Snus is a moist snuff that is placed under the upper lip. Epidemiological evidence, particularly from Sweden, suggests that snus use is substantially less hazardous than cigarette smoking because it is not associated with increased risks of lung cancer, oral cancer and chronic obstructive pulmonary disease.
A study published last month concluded that the risk of cardiovascular disease and cancer in smokers who switched to snus is no different from that in smokers who quit smoking.’ And that ‘the adverse health effects of snus are at most minimal'.
Nevertheless, snus is currently subject to an EU-wide ban under the Tobacco Products Directive.
In this study, reported in Chemistry Central Journal , the constituents tested included nicotine, four tobacco-specific nitrosamines (TSNAs), propylene glycol, water, ammonium, nitrate, sodium, chloride, linalool, citronellol, linalyl acetate and geraniol. The researchers found that, generally, less than a third of each constituent was extracted by consumers during use.
‘As well as being the first detailed description of methodology for extracting and quantifying such a range of analytes, the findings from this study give us an idea of the real-life exposure of consumers to snus constituents,’ says Nathan Gale, a researcher at British American Tobacco.
A multi-analyte approach was used, which involves concurrently extracting various tobacco constituents from the same snus pouch using methanol, ethanol and water. The technique, which was validated by comparing the data obtained this way with data obtained from the corresponding established single-analyte methods, was applied to a pilot study of users of Swedish pouched snus. The levels of constituents in snus pouches were determined before and after one hour of use by participants – previous research has shown that the median residence time in the mouth is one hour.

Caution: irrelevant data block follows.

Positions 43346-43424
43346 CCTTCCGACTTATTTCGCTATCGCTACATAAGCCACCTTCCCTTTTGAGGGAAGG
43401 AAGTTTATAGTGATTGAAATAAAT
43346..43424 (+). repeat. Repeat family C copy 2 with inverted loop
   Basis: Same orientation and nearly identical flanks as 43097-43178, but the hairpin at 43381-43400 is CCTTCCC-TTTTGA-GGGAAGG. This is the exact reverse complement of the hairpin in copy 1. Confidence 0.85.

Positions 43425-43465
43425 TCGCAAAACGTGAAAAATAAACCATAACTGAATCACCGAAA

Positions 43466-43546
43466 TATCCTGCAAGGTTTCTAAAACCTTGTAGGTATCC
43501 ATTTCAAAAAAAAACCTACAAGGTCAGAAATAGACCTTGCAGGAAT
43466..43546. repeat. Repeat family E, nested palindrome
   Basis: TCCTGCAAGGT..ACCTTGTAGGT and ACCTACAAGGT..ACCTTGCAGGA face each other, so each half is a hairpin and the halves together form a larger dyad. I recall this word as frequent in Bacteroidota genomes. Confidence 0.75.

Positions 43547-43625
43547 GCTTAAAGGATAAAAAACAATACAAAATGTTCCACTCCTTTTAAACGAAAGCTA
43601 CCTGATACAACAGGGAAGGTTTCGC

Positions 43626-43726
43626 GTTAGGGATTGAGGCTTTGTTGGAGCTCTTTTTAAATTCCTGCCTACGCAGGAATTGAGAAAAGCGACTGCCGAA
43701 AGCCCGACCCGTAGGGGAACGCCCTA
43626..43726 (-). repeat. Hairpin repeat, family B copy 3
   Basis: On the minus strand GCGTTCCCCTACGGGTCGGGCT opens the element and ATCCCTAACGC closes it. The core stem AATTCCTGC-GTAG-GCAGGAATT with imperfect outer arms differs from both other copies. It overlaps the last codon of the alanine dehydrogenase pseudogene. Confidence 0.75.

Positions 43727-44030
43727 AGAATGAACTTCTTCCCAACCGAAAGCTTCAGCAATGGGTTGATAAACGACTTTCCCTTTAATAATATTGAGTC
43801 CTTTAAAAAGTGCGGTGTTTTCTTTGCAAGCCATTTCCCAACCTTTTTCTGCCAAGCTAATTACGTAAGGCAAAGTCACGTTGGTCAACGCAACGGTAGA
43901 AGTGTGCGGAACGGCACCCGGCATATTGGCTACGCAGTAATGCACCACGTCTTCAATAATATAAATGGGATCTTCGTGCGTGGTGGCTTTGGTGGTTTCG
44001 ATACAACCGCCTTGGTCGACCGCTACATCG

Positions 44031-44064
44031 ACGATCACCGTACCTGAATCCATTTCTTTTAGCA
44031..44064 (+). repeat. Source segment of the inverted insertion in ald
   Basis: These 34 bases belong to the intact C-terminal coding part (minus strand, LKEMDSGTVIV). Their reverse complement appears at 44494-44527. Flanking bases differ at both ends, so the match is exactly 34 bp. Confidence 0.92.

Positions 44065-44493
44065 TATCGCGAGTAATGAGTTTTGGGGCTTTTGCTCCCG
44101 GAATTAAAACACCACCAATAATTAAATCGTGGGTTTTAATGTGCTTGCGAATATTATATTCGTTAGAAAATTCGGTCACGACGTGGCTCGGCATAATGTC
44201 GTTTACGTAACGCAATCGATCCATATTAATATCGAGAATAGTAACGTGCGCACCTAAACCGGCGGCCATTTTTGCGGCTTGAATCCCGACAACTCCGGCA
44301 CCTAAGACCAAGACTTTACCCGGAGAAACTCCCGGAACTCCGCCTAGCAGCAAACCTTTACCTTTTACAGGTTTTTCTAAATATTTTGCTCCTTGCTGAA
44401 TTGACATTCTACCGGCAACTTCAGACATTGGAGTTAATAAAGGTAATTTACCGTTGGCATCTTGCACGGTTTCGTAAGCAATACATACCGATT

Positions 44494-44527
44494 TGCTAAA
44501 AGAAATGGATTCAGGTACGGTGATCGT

The UK Royal College of Physicians has concluded that different categories of smokeless tobacco products (STPs) pose varying levels of risk to their users in line with their toxicant content. However, the findings from this research show that the toxicant content of STPs may not reflect what is actually ingested by consumers.
The results provide reference data for the development of a laboratory system that mimics the real-life extraction of tobacco constituents from snus. Such a system would be a cheaper and more efficient alternative to human studies.
In addition, the results show that exposure to snus constituents by consumers is a variable process. The researchers suggest that uptake may be affected by composition and amount of saliva, pressure and movement applied to the pouch during use, and different physiological characteristics of participants.
The next step is to apply the multi-analyte approach to different types of snus, in order to understand the effects of, for example, pouch size and water content. Further work is also needed to understand the importance of usage time, solubility of constituents in saliva, and real-life factors like consuming beverages or food while using snus.
1. Peter N Lee ‘The effect on health of switching from cigarettes to snus – A review’ Regulatory Pharmacology and Toxicology, 66 (2013) 1–5